To effectively teach, educate and lead the next generation of students, it is important to understand who they are, and the world they have been shaped in.
The students of today are different to those from a generation ago. Today’s students are comprised of Generation Z (born 1995-2009) and Generation Alpha (born 2010-2024). Much research has been conducted to understand Generation Z. As a generation they are defined by digital, visual, mobile, social, and global characteristics. They have been shaped in a time where online engagement supersedes time spent face-to-face, when the digital is increasingly replacing the physical, and where global influences are often more potent than local ones. But who is Generation Alpha?
The youngest of our students today are Generation Alpha and describes those born since 2010. They populate our schools, with the oldest now entering their tween years. There are 2.8 million Gen Alphas born globally each week, and with an expected final number of 2.2 billion, this generation will be the largest in history. In Australia, within four years they will outnumber the Baby Boomers, and most will live to see the 22nd century.
With the first iPad released the same year they began being born (2010), Generation Alpha have only ever lived in a world where glass is linked to interaction and connection. Technology and customisation have shaped their childhood. Where Generation Z experienced the rise of customisation, Generation Alpha have seen personalisation – where everything from Nutella jars to story books can be ordered featuring their name. It is interesting to explore the rise of individualised education in conjunction with a generation of students who have experienced individualisation in many facets of their life prior to walking into a classroom.
The desire for individualised education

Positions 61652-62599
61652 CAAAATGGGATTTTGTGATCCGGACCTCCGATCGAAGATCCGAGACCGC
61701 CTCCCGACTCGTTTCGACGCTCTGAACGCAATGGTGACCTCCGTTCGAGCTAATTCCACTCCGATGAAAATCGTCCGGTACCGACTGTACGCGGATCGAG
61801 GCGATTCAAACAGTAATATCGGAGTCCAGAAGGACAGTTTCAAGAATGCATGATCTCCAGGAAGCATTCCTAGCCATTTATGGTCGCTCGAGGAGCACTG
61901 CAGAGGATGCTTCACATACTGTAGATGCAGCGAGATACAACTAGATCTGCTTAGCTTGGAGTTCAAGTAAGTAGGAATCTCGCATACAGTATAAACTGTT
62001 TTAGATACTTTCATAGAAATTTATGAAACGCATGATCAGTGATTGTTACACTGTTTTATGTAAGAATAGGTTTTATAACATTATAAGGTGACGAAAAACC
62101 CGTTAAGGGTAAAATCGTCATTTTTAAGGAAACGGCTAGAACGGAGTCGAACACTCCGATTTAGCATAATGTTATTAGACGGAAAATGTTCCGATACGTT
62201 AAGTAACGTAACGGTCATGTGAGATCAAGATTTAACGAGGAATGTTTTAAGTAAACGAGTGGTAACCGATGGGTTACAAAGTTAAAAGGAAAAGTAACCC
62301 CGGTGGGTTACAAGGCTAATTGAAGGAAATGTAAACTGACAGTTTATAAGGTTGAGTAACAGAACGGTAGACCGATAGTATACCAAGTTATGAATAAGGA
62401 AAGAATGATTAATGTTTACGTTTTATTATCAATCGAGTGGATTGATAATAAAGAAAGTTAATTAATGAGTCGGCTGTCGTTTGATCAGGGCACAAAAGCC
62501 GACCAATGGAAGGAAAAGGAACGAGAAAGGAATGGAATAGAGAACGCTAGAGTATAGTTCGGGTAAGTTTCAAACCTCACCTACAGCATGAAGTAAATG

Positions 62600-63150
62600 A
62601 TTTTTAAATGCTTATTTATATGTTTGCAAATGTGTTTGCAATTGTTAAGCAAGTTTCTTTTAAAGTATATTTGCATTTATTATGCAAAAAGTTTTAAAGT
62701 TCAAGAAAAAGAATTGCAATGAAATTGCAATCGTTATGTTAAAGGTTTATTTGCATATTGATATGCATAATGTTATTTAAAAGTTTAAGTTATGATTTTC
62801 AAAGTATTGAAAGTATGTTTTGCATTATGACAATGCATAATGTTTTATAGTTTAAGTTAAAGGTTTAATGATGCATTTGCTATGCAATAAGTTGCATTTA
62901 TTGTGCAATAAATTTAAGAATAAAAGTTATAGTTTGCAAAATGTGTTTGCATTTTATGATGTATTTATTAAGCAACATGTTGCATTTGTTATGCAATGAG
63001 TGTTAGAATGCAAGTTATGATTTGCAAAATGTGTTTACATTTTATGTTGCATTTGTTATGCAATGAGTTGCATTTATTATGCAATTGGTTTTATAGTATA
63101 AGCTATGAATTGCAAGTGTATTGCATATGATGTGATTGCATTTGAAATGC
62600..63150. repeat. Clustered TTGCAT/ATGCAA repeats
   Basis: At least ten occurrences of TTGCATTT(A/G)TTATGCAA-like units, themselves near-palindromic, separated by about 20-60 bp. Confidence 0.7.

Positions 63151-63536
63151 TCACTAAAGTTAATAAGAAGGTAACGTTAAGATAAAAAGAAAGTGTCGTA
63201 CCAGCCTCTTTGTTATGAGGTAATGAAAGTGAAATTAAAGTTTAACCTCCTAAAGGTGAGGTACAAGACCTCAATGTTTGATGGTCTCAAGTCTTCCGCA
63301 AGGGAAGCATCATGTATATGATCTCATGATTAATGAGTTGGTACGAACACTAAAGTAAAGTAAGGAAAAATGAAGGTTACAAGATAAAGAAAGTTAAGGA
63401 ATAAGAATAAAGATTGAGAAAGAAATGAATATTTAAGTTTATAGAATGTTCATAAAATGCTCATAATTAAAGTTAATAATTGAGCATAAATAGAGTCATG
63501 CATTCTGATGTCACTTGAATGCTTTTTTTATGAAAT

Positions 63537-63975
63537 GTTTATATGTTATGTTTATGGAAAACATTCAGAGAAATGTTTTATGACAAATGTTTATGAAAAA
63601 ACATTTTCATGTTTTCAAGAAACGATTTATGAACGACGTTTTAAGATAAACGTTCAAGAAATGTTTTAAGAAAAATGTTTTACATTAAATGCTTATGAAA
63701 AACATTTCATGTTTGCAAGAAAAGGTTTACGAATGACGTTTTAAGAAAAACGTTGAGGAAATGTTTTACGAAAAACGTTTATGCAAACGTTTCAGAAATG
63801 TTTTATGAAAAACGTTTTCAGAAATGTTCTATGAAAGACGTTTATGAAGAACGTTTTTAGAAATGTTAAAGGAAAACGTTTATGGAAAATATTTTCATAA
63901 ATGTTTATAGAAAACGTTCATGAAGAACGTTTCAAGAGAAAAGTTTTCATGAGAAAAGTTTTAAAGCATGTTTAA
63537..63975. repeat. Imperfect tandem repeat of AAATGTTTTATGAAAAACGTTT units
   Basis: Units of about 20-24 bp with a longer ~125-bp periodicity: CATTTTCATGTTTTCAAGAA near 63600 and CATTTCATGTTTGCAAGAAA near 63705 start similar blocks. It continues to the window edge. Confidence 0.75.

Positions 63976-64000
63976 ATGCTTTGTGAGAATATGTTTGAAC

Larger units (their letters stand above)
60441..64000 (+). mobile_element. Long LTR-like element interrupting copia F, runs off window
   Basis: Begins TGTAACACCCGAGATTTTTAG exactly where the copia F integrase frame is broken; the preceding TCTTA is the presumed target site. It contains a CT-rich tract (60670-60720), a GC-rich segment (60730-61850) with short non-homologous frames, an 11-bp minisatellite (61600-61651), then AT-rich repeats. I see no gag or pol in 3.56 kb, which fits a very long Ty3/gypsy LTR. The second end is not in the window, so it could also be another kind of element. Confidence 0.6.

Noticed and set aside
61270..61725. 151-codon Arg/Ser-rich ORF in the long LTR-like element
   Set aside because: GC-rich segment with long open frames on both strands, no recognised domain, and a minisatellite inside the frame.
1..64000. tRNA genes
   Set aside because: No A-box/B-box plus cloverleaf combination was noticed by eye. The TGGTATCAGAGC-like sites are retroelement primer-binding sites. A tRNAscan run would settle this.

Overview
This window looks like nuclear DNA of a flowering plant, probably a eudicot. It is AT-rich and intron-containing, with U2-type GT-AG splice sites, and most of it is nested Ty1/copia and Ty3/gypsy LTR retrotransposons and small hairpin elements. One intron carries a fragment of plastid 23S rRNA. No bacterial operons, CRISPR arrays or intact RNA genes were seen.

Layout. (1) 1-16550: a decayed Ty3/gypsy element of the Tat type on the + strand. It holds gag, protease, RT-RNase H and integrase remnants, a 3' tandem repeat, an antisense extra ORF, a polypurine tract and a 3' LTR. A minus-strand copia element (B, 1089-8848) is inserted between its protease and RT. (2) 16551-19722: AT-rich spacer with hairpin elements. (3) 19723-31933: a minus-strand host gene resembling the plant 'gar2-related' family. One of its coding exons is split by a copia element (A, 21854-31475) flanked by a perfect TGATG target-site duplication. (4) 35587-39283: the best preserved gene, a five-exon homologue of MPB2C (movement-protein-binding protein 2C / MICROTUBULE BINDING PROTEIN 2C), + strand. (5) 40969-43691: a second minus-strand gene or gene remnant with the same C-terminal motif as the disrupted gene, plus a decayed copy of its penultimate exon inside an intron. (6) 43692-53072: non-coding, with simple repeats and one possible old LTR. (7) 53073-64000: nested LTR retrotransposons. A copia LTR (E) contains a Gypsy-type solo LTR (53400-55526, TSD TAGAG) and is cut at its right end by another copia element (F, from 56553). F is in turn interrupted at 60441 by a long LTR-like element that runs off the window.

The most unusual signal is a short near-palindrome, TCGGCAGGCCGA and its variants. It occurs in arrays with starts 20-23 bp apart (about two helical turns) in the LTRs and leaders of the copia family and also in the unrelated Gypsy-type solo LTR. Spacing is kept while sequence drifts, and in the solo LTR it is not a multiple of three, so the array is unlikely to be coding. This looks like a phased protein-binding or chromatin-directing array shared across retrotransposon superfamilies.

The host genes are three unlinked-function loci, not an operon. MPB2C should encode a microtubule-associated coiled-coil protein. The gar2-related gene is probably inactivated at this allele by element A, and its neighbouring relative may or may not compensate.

More than nine in ten educators (96%) and parents (94%), believe schools should, at least to some extent, provide individualised education. More than a third of parents (35%) and a quarter of educators (27%) believe schools should provide individualised education for all students. The largest proportion of educators (38%), however, believe schools should provide individualised education to some students (cf. 26% parents).
While the desire for individualised education is strong for both educators and parents, they differ on how realistic they believe it is to achieve it. Seven in ten parents (71%) believe it is realistic for schools to provide individualised education to all students, compared to half of educators (55%). Expectation gaps such as this can become areas of conflict
if not addressed. It is important for schools to communicate effectively about their ability to provide individualised education.
Upageing of Generation Alpha
In a world that has come to prioritise the digital, parents and educators feel the tension of this generation upageing (growing up faster than they need to). Educators see the pressure to grow up faster (58%) as one of the top challenges for today’s primary school students. Second only to online bullying through social networks (60%). Parents are similar with two in five (42%) seeing the pressure to grow up faster as a key challenge for primary school students today. Almost half of educators (48%), and one in five parents (20%), believe upageing is a barrier for this generation to thrive. Consistent with this, almost nine in ten parents (87%) and educators (90%) are concerned that children are losing their innocence too soon. At the same time, however, parents (79%) and educators (84%) struggle with the tension between protecting a child’s innocence and educating them for their safety.
The growth mindset of Gen Alpha
Educators believe the mindset of Generation Alpha is different to Generation Z. When faced with a challenge, educators believe Gen Alpha is more likely to persist (64%), while Gen Z is more likely to give up (52%). Educators think Gen Alpha is more likely to ask for help (79%) while Gen Z will struggle in silence (69%). When failure occurs, educators believe Gen Z is more likely to see it as a personal deficiency (68%) while Gen Alpha is equally likely to see it as a personal deficiency (50%) or an opportunity to learn (50%). As Generation Alpha grows up it will be interesting to see how this mindset shapes their experience and approach to life.
The unique characteristics of Gen Z and Gen Alpha reflect the changing world we are living in. Just as the world around us is changing, it is likely that education will continue to adapt and innovate to engage, educate, and prepare students for the future.